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Toronto Mayor John Tory plays air hockey with Cineplex CEO Ellis Jacob at the opening of the new Rec Room entertainment centre in Toronto.

Cineplex Inc. threw a bash to open the Rec Room entertainment emporium in Toronto last Monday that featured 1,200 guests, a virtual-reality game starring Ghostbusters' Stay Puft Marshmallow Man and an air hockey match that pitted CEO Ellis Jacob against Mayor John Tory.

The party was a hit and Rec Room facilities the size of suburban supermarkets are showing every sign of being Cineplex's next blockbuster, expected to generate 20 per cent annual returns on the company's $150-million investment over the next five years.

So after beating Toronto's mayor in that air hockey match, Mr. Jacob quietly went to work behind the scenes on plans to launch a scaled-down version of The Rec Room concept in a dozen smaller Canadian cities. The growth initiative is all part of Cineplex's strategy of evolving from theatre chain to what Mr. Jacob describes as "an entertainment destination."

The Rec Room combines state-of-the-art electronic games with proven favourites such as pinball and ping-pong, plus crowd-pleasing cuisine that include custom-made doughnuts, wood-cooking pizza and gourmet poutine. Cineplex plans to open 10-15 facilities in Canada's largest cities. The target audience ranges from families to millennials to corporate crowds.

The first Rec Room location, a 60,000 square-foot facility adjacent to a theatre complex in Edmonton, debuted last September and is posting sales that Mr. Jacob said exceed forecasts. The downtown Toronto facility, located in a historic railroad roundhouse from the Rogers Centre, is already booked through 2018 for corporate events. There will be Rec Rooms in Calgary, London, Mississauga and Vancouver by 2019.

Based on strong interest in the initial Rec Room locations, Mr. Jacob said in an interview that Cineplex plans to launch a scaled-down version of the entertainment centres, under a different name, in 10-15 smaller Canadian cities over the next five years. Kingston is likely to be home to the first of these facilities.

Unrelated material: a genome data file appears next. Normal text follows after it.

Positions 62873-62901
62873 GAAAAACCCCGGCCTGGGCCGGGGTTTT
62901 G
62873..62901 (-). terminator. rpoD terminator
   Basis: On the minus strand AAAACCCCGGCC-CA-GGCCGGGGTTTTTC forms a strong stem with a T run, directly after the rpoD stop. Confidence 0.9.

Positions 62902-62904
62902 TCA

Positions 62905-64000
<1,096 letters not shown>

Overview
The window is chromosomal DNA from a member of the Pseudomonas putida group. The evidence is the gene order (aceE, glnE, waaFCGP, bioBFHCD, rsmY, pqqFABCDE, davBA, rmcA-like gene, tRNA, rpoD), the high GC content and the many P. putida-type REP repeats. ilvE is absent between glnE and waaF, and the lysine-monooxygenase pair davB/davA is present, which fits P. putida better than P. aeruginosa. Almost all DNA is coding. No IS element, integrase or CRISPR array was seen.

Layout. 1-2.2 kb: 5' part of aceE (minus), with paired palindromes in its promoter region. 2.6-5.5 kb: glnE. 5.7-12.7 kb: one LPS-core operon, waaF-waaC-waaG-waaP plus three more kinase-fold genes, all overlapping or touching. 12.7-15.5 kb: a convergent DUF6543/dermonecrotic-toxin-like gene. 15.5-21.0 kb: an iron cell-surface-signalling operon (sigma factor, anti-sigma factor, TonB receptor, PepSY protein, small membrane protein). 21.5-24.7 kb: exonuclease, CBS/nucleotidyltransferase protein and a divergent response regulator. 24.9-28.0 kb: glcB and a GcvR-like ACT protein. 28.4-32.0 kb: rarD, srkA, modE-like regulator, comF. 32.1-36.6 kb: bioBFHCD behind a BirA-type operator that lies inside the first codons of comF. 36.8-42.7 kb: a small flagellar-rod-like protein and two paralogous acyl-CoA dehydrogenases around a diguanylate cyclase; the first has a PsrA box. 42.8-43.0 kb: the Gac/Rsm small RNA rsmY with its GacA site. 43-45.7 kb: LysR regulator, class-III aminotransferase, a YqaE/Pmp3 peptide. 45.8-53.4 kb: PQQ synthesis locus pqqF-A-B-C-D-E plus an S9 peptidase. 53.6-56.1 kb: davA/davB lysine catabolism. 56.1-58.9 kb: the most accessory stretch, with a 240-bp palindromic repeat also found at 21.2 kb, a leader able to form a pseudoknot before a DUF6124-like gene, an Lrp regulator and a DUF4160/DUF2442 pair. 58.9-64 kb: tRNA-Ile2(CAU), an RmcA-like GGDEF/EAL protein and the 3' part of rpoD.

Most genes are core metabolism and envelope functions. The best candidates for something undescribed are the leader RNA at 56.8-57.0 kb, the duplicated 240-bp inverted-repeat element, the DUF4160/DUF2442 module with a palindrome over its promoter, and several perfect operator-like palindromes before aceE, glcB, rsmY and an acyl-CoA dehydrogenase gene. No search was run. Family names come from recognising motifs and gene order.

"We plan to customize the entertainment experience to our audience," Mr. Jacob said. He said the company's ability to introduce gaming and dining facilities draws on management skills developed as a theatre operator, where Cineplex has increased revenue despite relatively low growth in box-office attendance by rolling out VIP movie screenings and a deeper menu of concession offerings.

Each Rec Room costs between $6-million and $10-million to develop and the experience in Edmonton shows the facilities generate sales of $7-million to 10-million a year. Revenue are equally split between games, which cost anywhere from a buck or two for air hockey and pinball to higher prices on virtual car racing simulators, topping out at $24 for a lengthy session in the Ghostbusters Stay Puft man.

Cinpelex looked to movie tickets and concession sales for $1.2-billion of its $1.5-billion of sales in 2016. Over the next five years, the Rec Room and other non-theatre initiatives, including digital media and gaming, are expected to account for up to 50 per cent of revenue, with profits that match or exceeded the 15 per cent-plus margins that Cineplex earns from its theatre business.

"Cineplex will continue to evolve as growth investments continue to contribute to revenue and cash flow," said a report from BMO Nesbitt Burns analyst Tim Casey that called the Rec Room "Cineplex's next blockbuster." Mr. Casey said: "Digital signage, advertising, Rec Room, gaming, and, in time, eSports will become important drivers."

Cineplex's major competitor in entertainment venues is U.S. chain Dave & Buster's, which has operated in Canada for more than a decade and currently has two locations in the Toronto area. Media reports project the company is considering building up to 14 Canadian facilities. Mr. Casey said Cineplex holds significant advantages in any direct competition with Dave & Buster's, as the Canadian company owns its own game developer, Player One Amusement Group, and Cineplex "enjoys strong and long-standing relationships with Canadian real estate companies, [giving it] first choice on the best locations or new sites."

Cineplex is building the Rec Room and its planned smaller venues at a time when many of the shopping centres that house its theatre complexes are looking for big-names tenants, as big-box retailers close outlets. Mr. Jacob said this dynamic gives Cineplex considerable clout in negotiations with landlords, as opening a new, large entertainment facility brings additional traffic to an established mall.